Anaesthesia can be general (affecting the entire body and usually accompanied by loss of consciousness) or local (affecting limited areas of the body). The condition may be the result of damage to nerves or nerve centres by disease or injury, or it may be intentionally induced by the administration of drugs for the prevention or relief of pain.
Of the few anaesthetic agents known to the ancients, opium and hemp were the most important. Both were taken by ingestion or by burning the drug and inhaling the smoke. Periods of apnoea in which breathing ceases for a few seconds before resuming may occur during sleep. When apnoea alternates with periods of rapid, heavy breathing (hyperapnoea), such cycles are called Cheyne-Stokes respiration; they may be due to lack of oxygen in the brain, accumulation of acid in the blood, increased pressure on the brainstem, or heart failure. Apnoea may be associated with such harmful conditions as irregularities in heartbeat, high blood pressure, and decreased contractile force of the heart muscle. It has also been linked to some cases of sudden infant death syndrome. Anaesthesia and sleep apnoea are very sinister malaises,
that should be carefully controlled.
So, anaesthesia and sleep apnoea together may be rather dangerous because anesthesia may cause airway obstruction in sleep apnoea sufferers if sedative and opiate drugs are employed without caution.
Sleep apnoea sufferes snore during sleep, which may be due to obstruction of the airway (obstructive-sleep apnoea); may also result from some abnormality in the part of the brain that controls respiration (central-sleep apnoea); or may be due to both conditions (mixed-sleep apnoea). Obesity may be a contributing factor; sleep apnoea sufferers are often advised to give up smoking and to reduce, and also to avoid, sedative or hypnotic drug use. Researchers can sometimes trace the cause to damage in areas of the brain involved with respiratory control. In the case of heavy snoring, better positioning in sleep (not lying on one's back) can reduce the risk of apnoea.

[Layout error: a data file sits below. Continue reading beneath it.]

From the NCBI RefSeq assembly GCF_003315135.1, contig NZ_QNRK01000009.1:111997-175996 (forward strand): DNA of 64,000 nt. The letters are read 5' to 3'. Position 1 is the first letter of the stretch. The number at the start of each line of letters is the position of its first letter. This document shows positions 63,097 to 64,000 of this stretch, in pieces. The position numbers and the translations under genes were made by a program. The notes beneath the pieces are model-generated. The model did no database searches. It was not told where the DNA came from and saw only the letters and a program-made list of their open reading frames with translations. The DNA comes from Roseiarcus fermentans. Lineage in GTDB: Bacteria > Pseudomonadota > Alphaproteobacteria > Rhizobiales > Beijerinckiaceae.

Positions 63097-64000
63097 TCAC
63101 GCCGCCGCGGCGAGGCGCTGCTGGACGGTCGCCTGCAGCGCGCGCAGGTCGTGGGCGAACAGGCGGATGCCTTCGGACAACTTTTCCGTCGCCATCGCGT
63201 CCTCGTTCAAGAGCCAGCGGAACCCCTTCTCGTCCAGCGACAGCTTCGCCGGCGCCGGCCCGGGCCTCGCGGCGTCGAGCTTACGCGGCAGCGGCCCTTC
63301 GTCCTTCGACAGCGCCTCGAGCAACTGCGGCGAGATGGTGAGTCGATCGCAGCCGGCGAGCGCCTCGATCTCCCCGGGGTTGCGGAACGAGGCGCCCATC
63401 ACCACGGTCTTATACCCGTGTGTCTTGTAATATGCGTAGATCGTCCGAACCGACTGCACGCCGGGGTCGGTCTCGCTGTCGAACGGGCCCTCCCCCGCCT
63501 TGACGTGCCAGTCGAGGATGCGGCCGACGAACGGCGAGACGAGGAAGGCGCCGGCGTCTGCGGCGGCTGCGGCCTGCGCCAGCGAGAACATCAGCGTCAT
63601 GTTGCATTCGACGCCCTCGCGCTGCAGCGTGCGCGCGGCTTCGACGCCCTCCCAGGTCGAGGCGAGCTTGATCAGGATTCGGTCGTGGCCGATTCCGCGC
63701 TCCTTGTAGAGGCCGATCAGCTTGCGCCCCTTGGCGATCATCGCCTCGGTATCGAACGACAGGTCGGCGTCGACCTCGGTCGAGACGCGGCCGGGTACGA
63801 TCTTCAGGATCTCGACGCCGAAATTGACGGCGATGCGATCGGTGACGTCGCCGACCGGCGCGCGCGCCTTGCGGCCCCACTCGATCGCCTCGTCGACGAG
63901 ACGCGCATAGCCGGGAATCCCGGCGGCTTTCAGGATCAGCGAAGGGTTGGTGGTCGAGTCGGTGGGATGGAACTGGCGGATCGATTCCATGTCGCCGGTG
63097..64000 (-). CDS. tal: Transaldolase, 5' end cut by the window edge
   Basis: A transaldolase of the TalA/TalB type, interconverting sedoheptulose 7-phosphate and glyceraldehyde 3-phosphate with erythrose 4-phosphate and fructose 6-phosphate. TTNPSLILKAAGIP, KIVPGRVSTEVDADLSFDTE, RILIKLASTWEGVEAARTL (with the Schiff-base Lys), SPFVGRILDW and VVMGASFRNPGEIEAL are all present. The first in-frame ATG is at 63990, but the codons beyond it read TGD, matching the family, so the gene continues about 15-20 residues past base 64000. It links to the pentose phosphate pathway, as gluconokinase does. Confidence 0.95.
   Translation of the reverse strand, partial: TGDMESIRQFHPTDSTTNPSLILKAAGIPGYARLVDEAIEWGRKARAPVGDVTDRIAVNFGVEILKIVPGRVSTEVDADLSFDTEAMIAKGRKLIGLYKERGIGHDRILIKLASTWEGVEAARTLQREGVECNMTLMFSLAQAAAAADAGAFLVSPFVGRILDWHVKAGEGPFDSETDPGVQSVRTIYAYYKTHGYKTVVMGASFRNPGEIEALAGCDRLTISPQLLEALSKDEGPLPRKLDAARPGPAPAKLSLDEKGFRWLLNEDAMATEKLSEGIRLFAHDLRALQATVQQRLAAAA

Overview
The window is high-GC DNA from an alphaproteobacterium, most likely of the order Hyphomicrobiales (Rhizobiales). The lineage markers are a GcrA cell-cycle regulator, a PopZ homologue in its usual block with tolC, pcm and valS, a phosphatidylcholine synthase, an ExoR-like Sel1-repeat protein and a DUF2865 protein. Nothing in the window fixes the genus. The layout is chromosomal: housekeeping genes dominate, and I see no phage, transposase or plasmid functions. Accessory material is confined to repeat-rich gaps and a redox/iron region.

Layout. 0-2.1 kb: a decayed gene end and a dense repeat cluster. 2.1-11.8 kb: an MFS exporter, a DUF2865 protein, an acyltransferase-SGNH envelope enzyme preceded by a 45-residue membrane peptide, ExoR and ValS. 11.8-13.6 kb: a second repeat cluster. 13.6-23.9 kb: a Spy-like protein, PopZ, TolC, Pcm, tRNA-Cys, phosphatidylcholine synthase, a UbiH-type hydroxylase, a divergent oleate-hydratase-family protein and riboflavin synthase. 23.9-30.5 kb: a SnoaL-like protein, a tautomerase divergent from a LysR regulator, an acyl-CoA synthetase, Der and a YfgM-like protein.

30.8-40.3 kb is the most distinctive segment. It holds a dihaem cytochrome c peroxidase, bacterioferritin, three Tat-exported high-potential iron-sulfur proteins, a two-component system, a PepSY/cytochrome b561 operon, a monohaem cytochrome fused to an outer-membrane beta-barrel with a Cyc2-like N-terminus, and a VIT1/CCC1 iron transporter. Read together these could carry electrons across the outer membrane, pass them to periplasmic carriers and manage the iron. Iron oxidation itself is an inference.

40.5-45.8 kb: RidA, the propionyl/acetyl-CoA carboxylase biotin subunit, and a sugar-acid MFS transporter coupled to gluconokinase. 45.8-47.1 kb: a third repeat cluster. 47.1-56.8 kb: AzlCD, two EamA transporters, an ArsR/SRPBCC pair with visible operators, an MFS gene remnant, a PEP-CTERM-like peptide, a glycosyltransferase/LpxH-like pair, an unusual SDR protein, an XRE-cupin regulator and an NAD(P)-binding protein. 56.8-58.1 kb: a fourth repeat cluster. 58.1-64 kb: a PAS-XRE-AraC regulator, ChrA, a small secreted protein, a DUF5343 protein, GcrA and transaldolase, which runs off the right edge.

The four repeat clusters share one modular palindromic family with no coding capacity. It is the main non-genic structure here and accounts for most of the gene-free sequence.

Anaesthesia and sleep apnoea together are to be avoided, because a lot of patient suffer from acid reflux which may be caused during anaesthesia induction. It is very important to work out a plan for hard airway management. Modern anaesthesia almost always involves a combination of agents. Before administering the inhalation anaesthetic, the anaesthetist might give intravenously a short-acting barbiturate such as pentobarbital or sodium pentothal (more properly called thiopental sodium or thiopentone), or an anti-anxiety drug such as diazepam, to induce unconsciousness. An opiate analgesic such as meperidine or fentanyl may be used in addition. To allow use of smaller amounts of the inhalation anaesthetic, special muscle-paralysing drugs are given. These include tubocurarine, gallamine, and succinylcholine. The combination of an opiate, a barbiturate, a muscle-paralysing drug, and nitrous oxide is called balanced anaesthesia. Because muscular activity is prevented in all these procedures, the anaesthetist must induce breathing in the patient mechanically. And surgeons should be very attentive while performing an awake intubation under topical upper way anaesthesia. All the staff of the operation should be experienced in treating the patients with obstructive sleep apnoea during the period of operation.
Anaesthesia and sleep apnoea should be taken very seriously. If you are one of sleep apnoea sufferers and you are going to have surgery, you should properly discuss your condition with your doctor and anaesthetist beforehand. Your anaesthetist should properly examine you and the history of your disease. Tests are of paramount importance and should not be neglected because the combination of anaesthesia and sleep apnoea can do serious harm to your health. It can cause various problems with lungs and heart. At the consultation before the surgery your anaesthetist will try to determine the way your airway will function during the operation. The study is important because as usual airways get difficult after the patient is anaesthetized. Especially it is difficult when the patient has obstructive sleep apnoea. The anaesthetist will use the results of this examination while deciding what kind of anaesthesia should be applied for the patient. For example, the doctor may advise you to have local anaesthesia instead of full general one. However, a lot will depend on the kind of the surgery.